Turkey has no desire to face Russia in Syria
Last week witnessed a heightened quarrel between Turkey and Russia over developments in Idlib province of Syria. The war of words has later turned into a concrete conflict on the field after the Russian air forces conducted an attack against moderate groups backed by the Turkish artillery.
The Russian Defense Ministry issued a very strong statement on Feb. 20 and urged Turkey to stop supporting terrorists in the Idlib province. Unconfirmed reports suggest it was the Russian attack that left two Turkish soldiers dead on Thursday.
With around a week left to the Turkish deadline for the withdrawal of the Syrian troops to the outside of the de-militarized area as suggested by the Sochi Agreement, neither Turkey nor the Russia-Syria duo signal a step back from their current positions.
Turkey has massively reinforced its military presence in Idlib and established temporary deployment in order to deter the Syrian army’s advance towards the north. Its military activities are being supported by the moderate groups in the field that launched an offensive against the regime forces to push them back away from the M4 highway.
The Russian-Syrian response was quite effective. Russian air forces strongly hit the moderate groups which paved the way for the Syrian ground forces to repel their attack. It has been regarded as a strong message from the Russian-Syrian alliance that they will not take a step back from the positions they captured.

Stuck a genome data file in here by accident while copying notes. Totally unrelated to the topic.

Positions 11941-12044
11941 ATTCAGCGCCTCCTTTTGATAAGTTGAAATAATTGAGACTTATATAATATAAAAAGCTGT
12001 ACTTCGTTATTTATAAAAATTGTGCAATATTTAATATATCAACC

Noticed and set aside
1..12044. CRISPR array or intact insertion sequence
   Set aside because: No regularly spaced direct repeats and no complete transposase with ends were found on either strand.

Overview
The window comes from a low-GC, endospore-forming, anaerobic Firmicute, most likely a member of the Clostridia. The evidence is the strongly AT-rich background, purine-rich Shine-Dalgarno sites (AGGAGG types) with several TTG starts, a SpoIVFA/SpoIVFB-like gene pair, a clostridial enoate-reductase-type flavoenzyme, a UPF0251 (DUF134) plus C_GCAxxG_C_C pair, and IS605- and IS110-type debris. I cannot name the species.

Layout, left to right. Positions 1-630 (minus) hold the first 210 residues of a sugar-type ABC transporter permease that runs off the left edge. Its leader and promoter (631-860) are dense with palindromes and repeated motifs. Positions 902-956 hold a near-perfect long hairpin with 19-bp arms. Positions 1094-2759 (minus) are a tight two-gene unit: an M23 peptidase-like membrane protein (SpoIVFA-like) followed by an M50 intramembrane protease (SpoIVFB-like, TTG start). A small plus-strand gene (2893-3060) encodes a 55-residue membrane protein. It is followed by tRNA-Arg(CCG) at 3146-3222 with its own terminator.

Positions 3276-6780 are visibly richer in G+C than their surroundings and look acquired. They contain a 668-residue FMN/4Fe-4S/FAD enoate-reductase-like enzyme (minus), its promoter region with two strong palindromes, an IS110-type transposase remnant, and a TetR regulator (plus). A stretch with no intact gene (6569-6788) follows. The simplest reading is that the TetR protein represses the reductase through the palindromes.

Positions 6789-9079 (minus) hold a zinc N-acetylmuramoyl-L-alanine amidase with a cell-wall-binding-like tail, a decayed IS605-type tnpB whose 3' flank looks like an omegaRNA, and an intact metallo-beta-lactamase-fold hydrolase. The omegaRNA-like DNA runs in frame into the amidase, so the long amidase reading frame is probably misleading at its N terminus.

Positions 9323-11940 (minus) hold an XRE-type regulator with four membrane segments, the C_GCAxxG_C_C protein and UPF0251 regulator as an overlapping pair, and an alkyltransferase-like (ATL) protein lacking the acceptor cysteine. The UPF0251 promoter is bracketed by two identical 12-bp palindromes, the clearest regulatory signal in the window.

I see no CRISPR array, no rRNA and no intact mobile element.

Despite this risky confrontation in the field, there are still hopes for a solution to the impasse. Senior Turkish officials express their hopes that Russians will press on the Syrian regime to cease its operations against civilians. They cite four main reasons:
- The security of the Turkish forces both in the observation posts and in other areas in the province.
- The need for the protection of innocent civilians. To avoid new refugee influx and humanitarian tragedy.
- To keep the political transition process intact.
- To prevent the Turkish-Russian relationship and cooperation in various fields from ruining.
The last item is seen as particularly important, as a potential conflict between the two powers would have impacts beyond this region. In an interview with the CNNTürk on Feb. 20, Turkey’s Defense Minister Hulusi Akar was quite outspoken on the need to keep the Turkish-Russian dialogue unbroken.
“Confronting with Russia is neither our intention nor an objective. It’s out of the question. We will continue to exert efforts to avoid such a thing. What is essential for us is the regime’s abiding by the cease-fire, cessation of its attack and not committing massacres,” Akar said.
As a matter of fact, some Turkish officials clearly see that there will be no withdrawal of the Syrian regime. The key point is to convince the Russians for a lasting cease-fire in the field.
A recent engagement by French and German leaders, President Emmanuel Macron and Chancellor Angela Merkel for a four-way meeting with the participation of Turkish and Russian presidents is seen as a very positive development to this end.
Turkey and Russia see that there is no other option other than agreeing on a new status quo in Idlib.